• MOREOVER, DESIGNERS WORKING WITH THIS software tools HAVING HARD TIME ADJUSTING THEMSELVES TO THE RAPID CHANGES IN THE SOFTWARE TECHNOLOGIES AND PROGRAMMING PLATFORMS, AND they LACK COMPETENCY TO EFFECTIVELY IMPLEMENT THEIR IDEASTHEY ENDED UP HANDING OFF STATIC SCREEN DESIGNS BEFORE THEY HAVE SUFFICIENTLY CONCEIVE AND REFINED AN IDEA, simply put they don’t know if they get the right design or get the design right, when they are handing out these screens.
  • PRIOR RESEARCH ON SKETCHING TOOLS BROUGHT DIFFERENT ASPECTS OF HOW TO DEAL WITH THIS MATERIALITY. SILK, DENIM, AND DEMAIS SUPPORTS DESIGNERS IN THE CONCEIVING PHASE, WHEREAS DESIGNER’S OUTPOST PARAMETER SPECTRUM AND DESIGN HORIZONS HELP DESIGNERS TO HAVE RICH WAYS FOR REFINEMENTOUR APPROACH BUILDS ON Previous WORK AND BRINGS A more holistic PERSPECTIVE by considering conceiving, refining and communication phases in the process, and brings a design perspective to explore more natural ways of creating tacit knowledge with the future support tools
  • WITH THIS FRAMING WE WANT TO UNDERSTAND THE NATURE OF IMMATERIAL MATERIALITY, AND HOW DESIGNERS HAVE CONVERSATION WITH SUCH MATERIAL TO CREATE A TACIT KNOWLEDGE LIKE THEIR PEERS IN INDUSTRIAL DESIGN ARE DEVELOPING. FINALLY WE WANT TO DEVELOP INSIGHTS ON DESIGN OF FUTURE Support TOOLS BASED ON OUR FIRST TWO MOTIVATIONS.
  • ToPURSUE these GOALS WE CONDUCTED TWO WORKSHOPS TO envision TOOLS TO HAVE BETTER CONVERSATION WITH MATERIAL.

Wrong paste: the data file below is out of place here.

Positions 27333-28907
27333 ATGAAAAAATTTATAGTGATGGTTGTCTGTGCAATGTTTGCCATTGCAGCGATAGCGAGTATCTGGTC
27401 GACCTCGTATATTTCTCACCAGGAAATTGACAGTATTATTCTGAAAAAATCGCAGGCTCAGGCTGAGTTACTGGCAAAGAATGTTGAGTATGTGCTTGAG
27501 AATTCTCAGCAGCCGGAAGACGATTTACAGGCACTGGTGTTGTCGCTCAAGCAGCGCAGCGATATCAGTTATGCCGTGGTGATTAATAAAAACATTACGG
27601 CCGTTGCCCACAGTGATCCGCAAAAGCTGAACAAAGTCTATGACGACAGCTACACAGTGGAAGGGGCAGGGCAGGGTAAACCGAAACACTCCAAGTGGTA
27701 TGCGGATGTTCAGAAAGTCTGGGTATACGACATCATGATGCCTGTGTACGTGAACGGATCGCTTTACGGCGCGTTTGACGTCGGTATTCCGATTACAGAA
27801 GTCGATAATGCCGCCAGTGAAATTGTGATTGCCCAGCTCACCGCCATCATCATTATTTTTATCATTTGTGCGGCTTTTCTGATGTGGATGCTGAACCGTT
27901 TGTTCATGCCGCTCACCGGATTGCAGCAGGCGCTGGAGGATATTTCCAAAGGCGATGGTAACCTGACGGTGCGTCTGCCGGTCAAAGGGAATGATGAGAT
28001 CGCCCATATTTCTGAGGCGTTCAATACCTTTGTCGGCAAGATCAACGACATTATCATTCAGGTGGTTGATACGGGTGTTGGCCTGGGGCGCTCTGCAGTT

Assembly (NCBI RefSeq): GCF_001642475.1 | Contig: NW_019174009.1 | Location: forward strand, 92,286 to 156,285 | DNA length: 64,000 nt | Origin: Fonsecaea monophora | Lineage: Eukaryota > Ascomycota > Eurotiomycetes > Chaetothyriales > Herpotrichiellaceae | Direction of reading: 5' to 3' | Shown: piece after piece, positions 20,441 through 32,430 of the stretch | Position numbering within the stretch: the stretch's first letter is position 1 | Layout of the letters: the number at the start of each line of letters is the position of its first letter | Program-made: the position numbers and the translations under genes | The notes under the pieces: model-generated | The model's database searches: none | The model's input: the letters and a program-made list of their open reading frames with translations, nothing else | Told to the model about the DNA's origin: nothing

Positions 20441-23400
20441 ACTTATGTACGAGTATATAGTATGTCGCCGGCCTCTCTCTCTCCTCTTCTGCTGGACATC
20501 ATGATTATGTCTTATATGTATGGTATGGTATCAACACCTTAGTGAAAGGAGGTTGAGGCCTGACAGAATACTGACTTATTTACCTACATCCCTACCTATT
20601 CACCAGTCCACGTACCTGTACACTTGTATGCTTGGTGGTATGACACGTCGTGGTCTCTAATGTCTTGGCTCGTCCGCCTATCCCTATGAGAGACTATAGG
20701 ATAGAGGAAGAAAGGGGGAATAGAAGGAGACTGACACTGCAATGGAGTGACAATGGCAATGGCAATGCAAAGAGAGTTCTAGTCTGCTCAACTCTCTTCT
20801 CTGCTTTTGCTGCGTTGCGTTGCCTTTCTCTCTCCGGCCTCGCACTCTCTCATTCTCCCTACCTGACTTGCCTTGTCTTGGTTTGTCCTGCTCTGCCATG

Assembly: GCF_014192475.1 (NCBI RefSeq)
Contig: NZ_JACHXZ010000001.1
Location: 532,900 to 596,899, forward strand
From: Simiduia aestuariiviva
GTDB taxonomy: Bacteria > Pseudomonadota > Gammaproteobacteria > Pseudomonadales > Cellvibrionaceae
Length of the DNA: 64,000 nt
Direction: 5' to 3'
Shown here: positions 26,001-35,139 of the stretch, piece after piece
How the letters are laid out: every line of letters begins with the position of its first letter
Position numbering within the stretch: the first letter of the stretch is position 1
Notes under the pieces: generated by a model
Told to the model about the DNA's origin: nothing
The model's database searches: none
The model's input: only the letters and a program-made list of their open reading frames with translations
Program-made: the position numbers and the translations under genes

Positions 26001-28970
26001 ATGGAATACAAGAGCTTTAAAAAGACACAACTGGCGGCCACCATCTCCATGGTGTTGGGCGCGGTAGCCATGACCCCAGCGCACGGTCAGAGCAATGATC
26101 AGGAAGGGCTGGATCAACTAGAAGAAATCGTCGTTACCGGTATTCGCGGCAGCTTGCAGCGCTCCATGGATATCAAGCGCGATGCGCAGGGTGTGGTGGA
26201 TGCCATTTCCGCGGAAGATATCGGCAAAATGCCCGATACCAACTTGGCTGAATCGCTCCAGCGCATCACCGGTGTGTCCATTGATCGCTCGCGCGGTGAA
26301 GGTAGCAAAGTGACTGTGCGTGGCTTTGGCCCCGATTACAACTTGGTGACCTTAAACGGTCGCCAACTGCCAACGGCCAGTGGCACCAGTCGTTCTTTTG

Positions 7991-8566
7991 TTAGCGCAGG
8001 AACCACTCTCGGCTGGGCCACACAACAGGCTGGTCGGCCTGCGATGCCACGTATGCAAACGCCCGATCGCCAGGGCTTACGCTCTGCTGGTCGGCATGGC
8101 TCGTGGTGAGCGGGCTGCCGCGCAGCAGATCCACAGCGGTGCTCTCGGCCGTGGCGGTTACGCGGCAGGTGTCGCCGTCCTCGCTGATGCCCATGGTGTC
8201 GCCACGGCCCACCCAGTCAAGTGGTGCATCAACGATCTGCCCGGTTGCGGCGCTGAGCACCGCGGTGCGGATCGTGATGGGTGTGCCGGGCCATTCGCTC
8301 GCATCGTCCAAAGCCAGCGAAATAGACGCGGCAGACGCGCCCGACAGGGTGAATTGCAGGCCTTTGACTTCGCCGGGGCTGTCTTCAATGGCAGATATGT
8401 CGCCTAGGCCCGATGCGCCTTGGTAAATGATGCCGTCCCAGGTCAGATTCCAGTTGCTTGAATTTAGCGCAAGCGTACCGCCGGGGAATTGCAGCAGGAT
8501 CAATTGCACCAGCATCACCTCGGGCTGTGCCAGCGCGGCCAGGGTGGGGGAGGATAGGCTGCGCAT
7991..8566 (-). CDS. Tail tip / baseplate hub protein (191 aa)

• With Our FOCUS ON TOOLS and our challenge of observing people IN DESIGNING OF NOVEL CONTROLS WHICH IS NOT COMMON IN PRACTICE,, WE CHOSE PARTICIPATORY DESIGNWe structure the two workshops based on our framing of design process. So We specifically focused on the conceiving in the first, and refining and communication in the second one.
  • EACH WORKSHOP CONSISTS OF TWO DESIGN EXERCISES, FOCUSING ON THE IMMATERIAL MATERIALITY AND THE TOOLS TO ADDRESS THAT MATERIALITY. First design exercise is on designing of novel controls Second design exercise is on tools to support the previous design exercise
  • THE FIRST WORKSHOP FOCUSEDON NOVEL CONTROLS SINCE THE PROBLEM OF IMMATERIAL MATERIALITY EMERGES AND BECOMES SIGNIFICANT WHEN DESIGNERS ARE DESIGNING CONTROLS THAT DON’T exist and that HAVEN’T BEEN DEVELOPED BEFORE. WITH THIS FOCUS, WE ASSIGNED TWO ACTIVITIES, THE CONCEIVING AND DESIGN OF TOOLS TO SUPPORT CONCEIVING OF NOVEL CONTROLS. WE FOCUS THE PARTICIPANTS ARE 6 PROFESSIONAL INTERACTION DESIGNERS RECRUITED FROM LOCAL DESIGN FIRMS IN PITTSBURGH AREA. WE PAIRED THEM IN teams OF TWO
  • TOINVESTIGATE THE NOVEL CONTROLS WE CRAFTED THREE DESIGN PROJECTS WITH THE SAME CONSTRAINTS. EACH TEAM ASKED TO DESIGN NOVEL CONTROLS ADDRESSING TWO DIMENSIONS OF CONTROL.RADIO TEAM IS ASKED TO DESIGN A SCREEN BASED RADIO-CONTROL FOR A BED SPREAD SHOWER TEAM IS ASKED TO DESIGN A PROJECTED CONTROL INSIDE A SHOWER STOVE TEAM IS ASKED TO DESIGN A PROJECTRED CONTROL ON A STOVE
  • DESIGNERS EXPLORE NOVEL CONTROLS BY SITUATING THEM IN CONTEXT to understand the constraints and possibilitiesRADIO-TEAM FOR INSTANCE EXPLORES THE NOVEL CONTROLS BY ACTUALLY BODYSTORMING AND WORKING OUT POSSIBILITIES IN THE CONTEXT
  • 2. Designers used gestures to conceive of and communicate ideas.RADIO-TEAM for instance WORKS WITH GESTURES, ACTIVELY REFLECTING ON THEIR DRAWINGS USING GESTURES
  • 3. Designers were inspired by examples they recall tomotivate new designs.FOR INSTANCE SHOWER TEAM WHILE EXPLORING THE POSSIBILITY OF USING TILES AS NOVEL CONTROLS REFER BACK TO DDR GAMES AND THINK POSSIBILITIES OF A SIMILAR SOLUTION